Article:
Mike: I like to hear the stories of how veterans pass along that message to the younger players. Junior Seau has spoken to the team before each game and I'm sure he'll have a similar message. I've talked to some of the younger players throughout the season and some seem to rally about his message. As for this game, it's a rematch of a game played Oct. 4 at Gillette Stadium, the Patriots holding on for a 27-21 victory.
Tedy: I think we have a very good idea of how this game is going to go if you look back at that first game. Even though it was a long time ago, I think you can take some of the key indicators from the first game and anticipate some of them having a good chance to repeat themselves. One thing I noticed was that the Patriots really started to attempt to establish a running game, and it helped set up favorable second- and third-down situations. The best example of that came at the end of the first quarter, when it was fourth-and-1 at the Ravens' 3-yard line. Sammy Morris met Ray Lewis in the hole, head to head, and got the first down. The quarter ended and after recovering from a false-start penalty, Tom Brady scored on a sneak through the middle of the defense from the 1. I believe that was a message not only to the Ravens but to themselves -- they were not only establishing the run and able to pick up a yard in critical situations, but they were also telling the Baltimore Ravens, one of the toughest teams in the league, that we can play that game also.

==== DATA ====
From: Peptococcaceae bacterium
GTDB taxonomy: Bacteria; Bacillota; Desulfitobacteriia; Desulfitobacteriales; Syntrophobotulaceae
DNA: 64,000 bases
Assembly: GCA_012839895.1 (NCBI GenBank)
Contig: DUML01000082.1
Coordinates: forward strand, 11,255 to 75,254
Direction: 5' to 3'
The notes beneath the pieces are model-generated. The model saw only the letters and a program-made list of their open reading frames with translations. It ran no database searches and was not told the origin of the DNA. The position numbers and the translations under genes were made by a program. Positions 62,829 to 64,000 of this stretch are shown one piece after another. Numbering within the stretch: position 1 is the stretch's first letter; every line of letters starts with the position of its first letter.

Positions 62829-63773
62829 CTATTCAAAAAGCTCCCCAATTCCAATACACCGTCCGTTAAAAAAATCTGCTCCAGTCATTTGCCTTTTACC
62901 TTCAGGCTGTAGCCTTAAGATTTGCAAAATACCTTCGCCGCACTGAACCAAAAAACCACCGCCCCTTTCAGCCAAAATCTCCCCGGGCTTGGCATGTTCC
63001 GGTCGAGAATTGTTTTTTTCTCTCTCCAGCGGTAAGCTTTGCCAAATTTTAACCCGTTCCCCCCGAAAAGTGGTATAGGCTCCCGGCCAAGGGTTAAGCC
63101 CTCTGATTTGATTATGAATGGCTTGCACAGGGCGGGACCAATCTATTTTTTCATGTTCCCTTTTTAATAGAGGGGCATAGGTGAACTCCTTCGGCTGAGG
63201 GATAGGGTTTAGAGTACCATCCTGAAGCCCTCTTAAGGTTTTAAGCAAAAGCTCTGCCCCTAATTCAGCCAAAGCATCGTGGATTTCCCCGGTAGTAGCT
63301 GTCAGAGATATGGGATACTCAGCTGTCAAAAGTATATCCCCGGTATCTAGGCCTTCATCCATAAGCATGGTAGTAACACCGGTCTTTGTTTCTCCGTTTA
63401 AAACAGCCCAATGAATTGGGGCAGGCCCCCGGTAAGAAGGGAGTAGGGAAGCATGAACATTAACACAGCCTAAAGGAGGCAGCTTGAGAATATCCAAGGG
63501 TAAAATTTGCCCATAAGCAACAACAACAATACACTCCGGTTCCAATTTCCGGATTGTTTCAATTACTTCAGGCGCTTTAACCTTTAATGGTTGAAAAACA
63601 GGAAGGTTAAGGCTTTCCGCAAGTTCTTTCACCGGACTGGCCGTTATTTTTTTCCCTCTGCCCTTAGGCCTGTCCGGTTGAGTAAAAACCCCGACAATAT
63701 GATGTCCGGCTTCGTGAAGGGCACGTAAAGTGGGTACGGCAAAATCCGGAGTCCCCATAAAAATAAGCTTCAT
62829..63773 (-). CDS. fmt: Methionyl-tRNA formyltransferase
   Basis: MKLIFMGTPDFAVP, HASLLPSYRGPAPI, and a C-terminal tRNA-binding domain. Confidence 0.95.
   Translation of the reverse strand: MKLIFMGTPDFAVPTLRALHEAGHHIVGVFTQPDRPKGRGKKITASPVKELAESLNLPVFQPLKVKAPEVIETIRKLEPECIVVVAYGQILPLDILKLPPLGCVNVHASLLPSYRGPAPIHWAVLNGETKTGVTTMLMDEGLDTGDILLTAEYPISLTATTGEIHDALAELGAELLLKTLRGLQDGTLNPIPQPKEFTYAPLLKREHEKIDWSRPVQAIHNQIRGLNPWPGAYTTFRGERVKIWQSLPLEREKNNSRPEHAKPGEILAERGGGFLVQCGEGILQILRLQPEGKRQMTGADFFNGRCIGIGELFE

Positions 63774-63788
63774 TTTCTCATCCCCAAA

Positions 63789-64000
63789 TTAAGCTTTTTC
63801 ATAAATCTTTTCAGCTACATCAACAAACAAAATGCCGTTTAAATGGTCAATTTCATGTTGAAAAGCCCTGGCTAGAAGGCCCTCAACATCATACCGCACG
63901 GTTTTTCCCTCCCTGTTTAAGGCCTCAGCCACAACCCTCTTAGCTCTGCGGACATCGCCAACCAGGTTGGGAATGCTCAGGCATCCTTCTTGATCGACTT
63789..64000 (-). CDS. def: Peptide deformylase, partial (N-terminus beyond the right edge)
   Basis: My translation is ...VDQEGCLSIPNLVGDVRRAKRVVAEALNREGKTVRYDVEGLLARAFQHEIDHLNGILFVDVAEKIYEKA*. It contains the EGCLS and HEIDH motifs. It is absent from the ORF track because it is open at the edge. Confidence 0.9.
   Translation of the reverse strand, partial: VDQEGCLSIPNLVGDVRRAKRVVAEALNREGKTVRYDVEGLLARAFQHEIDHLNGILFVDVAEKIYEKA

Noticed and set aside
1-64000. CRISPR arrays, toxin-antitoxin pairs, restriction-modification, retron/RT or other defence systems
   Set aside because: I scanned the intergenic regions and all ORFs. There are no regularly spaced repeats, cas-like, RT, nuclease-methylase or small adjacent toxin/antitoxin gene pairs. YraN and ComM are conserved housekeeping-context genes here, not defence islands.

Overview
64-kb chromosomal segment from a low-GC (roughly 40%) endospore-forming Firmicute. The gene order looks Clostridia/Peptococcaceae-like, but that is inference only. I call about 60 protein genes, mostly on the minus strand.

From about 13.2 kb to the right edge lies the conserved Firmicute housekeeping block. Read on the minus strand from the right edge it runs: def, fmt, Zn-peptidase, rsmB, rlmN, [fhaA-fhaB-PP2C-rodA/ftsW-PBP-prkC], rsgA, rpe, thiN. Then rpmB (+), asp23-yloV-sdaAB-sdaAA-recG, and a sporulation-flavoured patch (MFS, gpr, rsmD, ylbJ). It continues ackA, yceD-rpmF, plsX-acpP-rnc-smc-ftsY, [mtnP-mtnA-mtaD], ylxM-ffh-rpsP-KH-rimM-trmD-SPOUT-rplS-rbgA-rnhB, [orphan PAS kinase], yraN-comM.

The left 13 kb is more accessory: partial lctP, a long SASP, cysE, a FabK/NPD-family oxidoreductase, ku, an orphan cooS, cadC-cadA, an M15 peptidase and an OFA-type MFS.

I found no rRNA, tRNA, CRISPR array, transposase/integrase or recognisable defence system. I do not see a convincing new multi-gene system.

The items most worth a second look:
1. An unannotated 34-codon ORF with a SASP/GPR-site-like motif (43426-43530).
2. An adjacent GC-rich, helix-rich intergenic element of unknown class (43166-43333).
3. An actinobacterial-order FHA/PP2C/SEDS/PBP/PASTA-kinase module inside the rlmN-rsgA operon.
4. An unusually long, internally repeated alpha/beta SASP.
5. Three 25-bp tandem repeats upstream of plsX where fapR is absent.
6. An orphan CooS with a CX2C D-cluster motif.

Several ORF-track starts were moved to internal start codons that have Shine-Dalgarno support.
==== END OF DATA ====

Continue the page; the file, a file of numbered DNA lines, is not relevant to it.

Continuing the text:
Patriots offense vs. Ravens defense
Mike: The physical presence will be extremely important Sunday. That is a great point about the first meeting between the teams and that telling sequence of plays. Of course, one of the big questions is how the Patriots will recover without Wes Welker and his NFL-high 123 receptions.